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all men, who demean themselves as good citizens, should be free to profess and practise any religion, or , mode of religion, which they prefer, trinitarian, unitarian, jewish, mahometan, or pagan! And of what benefit to truth, and free enquiry, will be the appointment of similar liberal societies for public Christian worship, in other great trading towns in that country, whither Englishmen shall resort, and become settled; which is an event to be expe&ted.’ The kind parent of the universe will accept the wor

ship of his creatures, who approach him with good

dispositions, however it may be wrong, superstitious, or idolatrous. Nevertheless, where they enjoy the means of enquiry, and of attaining a better knowledge of himself, and of his unequalled glory and perfections, he will require a suitable conduct, and sincerity in them. For, to keep sight of the subject, which has been so long before you, he will be far from beholding with approbation their joining in his public wor

prejudices. With my best wishes, therefore, of success to any of the clergy of the church of England, who may endeavour to spread the reformed religion in France, I have only to express my hope, that they will carefully avoid the blunder of their Dunkirk brother.

“ In the same town there are a number of Quakers, who have lately opened a place for religious worship, which 1 am informed is respectably attended.”—See p. 417, 418, of The French Constitution, with Remarks, &c. &c. By Benjamin Flower. London, printed 1792.

ship with himself, and worshipping as equal to him, two other divine persons, as gods, whom they do not believe to be gods, and whom they never think of worshipping in private, but would be self-condemned in the very thought of attempting it.

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*...* The Numerals in Roman Characters refer to the Introduction.


Acts of the Apostles, for what remarkable, page 46.
The design of, 47.
Amendments of the Liturgy, by Dr. Clarke, anecdote of
Queen Caroline, relating to them, 102, note.
Anecdote concerning Dr. Clarke's reformed Liturgy, 102.
Angel of God, or of the LoRD, never stands for Christ in
the Old Testament, 36. -
Apostles' Creed much perverted from its true meaning in the
Church Catechism, 55. Perfectly Unitarian, 57.
Apostles, all of them together, in their joint prayer, twice
style their master Jesus, God's servant, 47.
Athanasian worship, instance of a very distinguished per-
son quitting the church of England on account of it, 120.
Other instances of like sort, 121.

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Baptizing into the name of the Father, and of the Son, and of the Holy Spirit, how to be understood, 43, 44.


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Christ, the first great error concerning him, that he was not

truly a man, confuted by the apostle John, 90. The
second great error soon after brought in from Plato's phi-

losophy, that he was an inferior God, 91. Not God,

but a human being, 18. Wherein he differs from other
men, 19. Declares himself to be a creature of limited
and imperfect goodness, in respect of Almighty God, 44.
And the Father one; how to be understood, 46. His
coming down from heaven, coming forth from the Father,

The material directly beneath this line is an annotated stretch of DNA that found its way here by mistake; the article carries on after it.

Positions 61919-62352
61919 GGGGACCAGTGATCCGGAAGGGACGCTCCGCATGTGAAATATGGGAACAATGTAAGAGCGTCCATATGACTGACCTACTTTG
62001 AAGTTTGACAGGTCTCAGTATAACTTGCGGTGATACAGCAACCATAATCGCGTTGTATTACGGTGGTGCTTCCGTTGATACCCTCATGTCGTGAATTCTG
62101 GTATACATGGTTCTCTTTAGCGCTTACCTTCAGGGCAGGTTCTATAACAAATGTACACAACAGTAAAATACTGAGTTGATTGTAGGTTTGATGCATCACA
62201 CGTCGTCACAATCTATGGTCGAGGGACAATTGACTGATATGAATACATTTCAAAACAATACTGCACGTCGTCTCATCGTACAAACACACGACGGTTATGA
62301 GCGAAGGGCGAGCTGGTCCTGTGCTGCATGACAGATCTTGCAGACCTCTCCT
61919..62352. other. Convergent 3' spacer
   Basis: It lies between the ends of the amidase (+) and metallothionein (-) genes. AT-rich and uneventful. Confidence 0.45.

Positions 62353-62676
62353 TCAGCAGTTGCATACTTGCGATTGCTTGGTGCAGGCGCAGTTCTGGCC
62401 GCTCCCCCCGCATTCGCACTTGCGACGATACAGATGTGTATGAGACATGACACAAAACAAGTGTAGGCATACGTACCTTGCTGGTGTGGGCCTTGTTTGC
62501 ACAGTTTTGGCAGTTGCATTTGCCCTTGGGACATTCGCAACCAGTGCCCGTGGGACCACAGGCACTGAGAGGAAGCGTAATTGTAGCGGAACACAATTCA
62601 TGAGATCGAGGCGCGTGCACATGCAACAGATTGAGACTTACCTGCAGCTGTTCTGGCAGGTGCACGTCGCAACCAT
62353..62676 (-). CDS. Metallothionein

coming into the world, how to be understood, ilid. His
having two natures, a senseless doctrine, and discredit
to him, 44. His death a proof that he was a crea-
ture of the human race, 46. His worshippers proved to
be idolaters, although they do not think themselves such,
63–64. A rule of his, to know whether he and
the holy spirit are gods, and to be worshipped, 85.
And the holy spirit, no objects of worship or prayer, be-
cause no divine command for it, iii. and iv. note. What
he may be supposed to say to his worshippers in another
world, 87.

Christians, too many, make no scruple of worshipping those

whom they believe not to be gods, 127. -

Civil rights, men ought not to be debarred of, for their re-
ligious opinions, 13.
clarke, Rev. Dr. rejected all worship of the Trinity, of

Jesus Christ, and the holy spirit, from his reformed Li-
turgy, 101. Probable motives for his continuance in the church, after he was convinced of such great errors in it, with respect to the object of divine worship, 113. Might have attempted to introduce his own alterations into the Liturgy, had he lived, 114. Reasons to presume that he might have had the countenance of George II. and his Queen Caroline, in making such a change, 115. Reasons to suppose that he would have met with great support from the learned clergy and others, 116. Probable, that his reformed Liturgy would now be acceptable to many in the church, 120. Commandment the first, by it all other beings or persons are excluded from being gods, or to be worshipped, except the single person of Jehovah, the God of Israel, 61. Is still in force, having been adopted by Jesus Christ, and never abrogated, 62. Forbids the acknowledgment of any new Gods, such as Jesus, or the holy spirit, ilid. Makes it idolatry to worship Jesus Christ, or any other person, 63. Cromwell, the protector, his ordinance for religious liberty, worthy of being adopted at this day, 93.

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E Epistles, a proof in them, that the apostles could never in

tend to make Christ God, 47–48. Evangelists, the three first, Matthew, Mark, Luke, never appear to have had the least thought, nor ever taught, that their divine master Jesus was any other than a human

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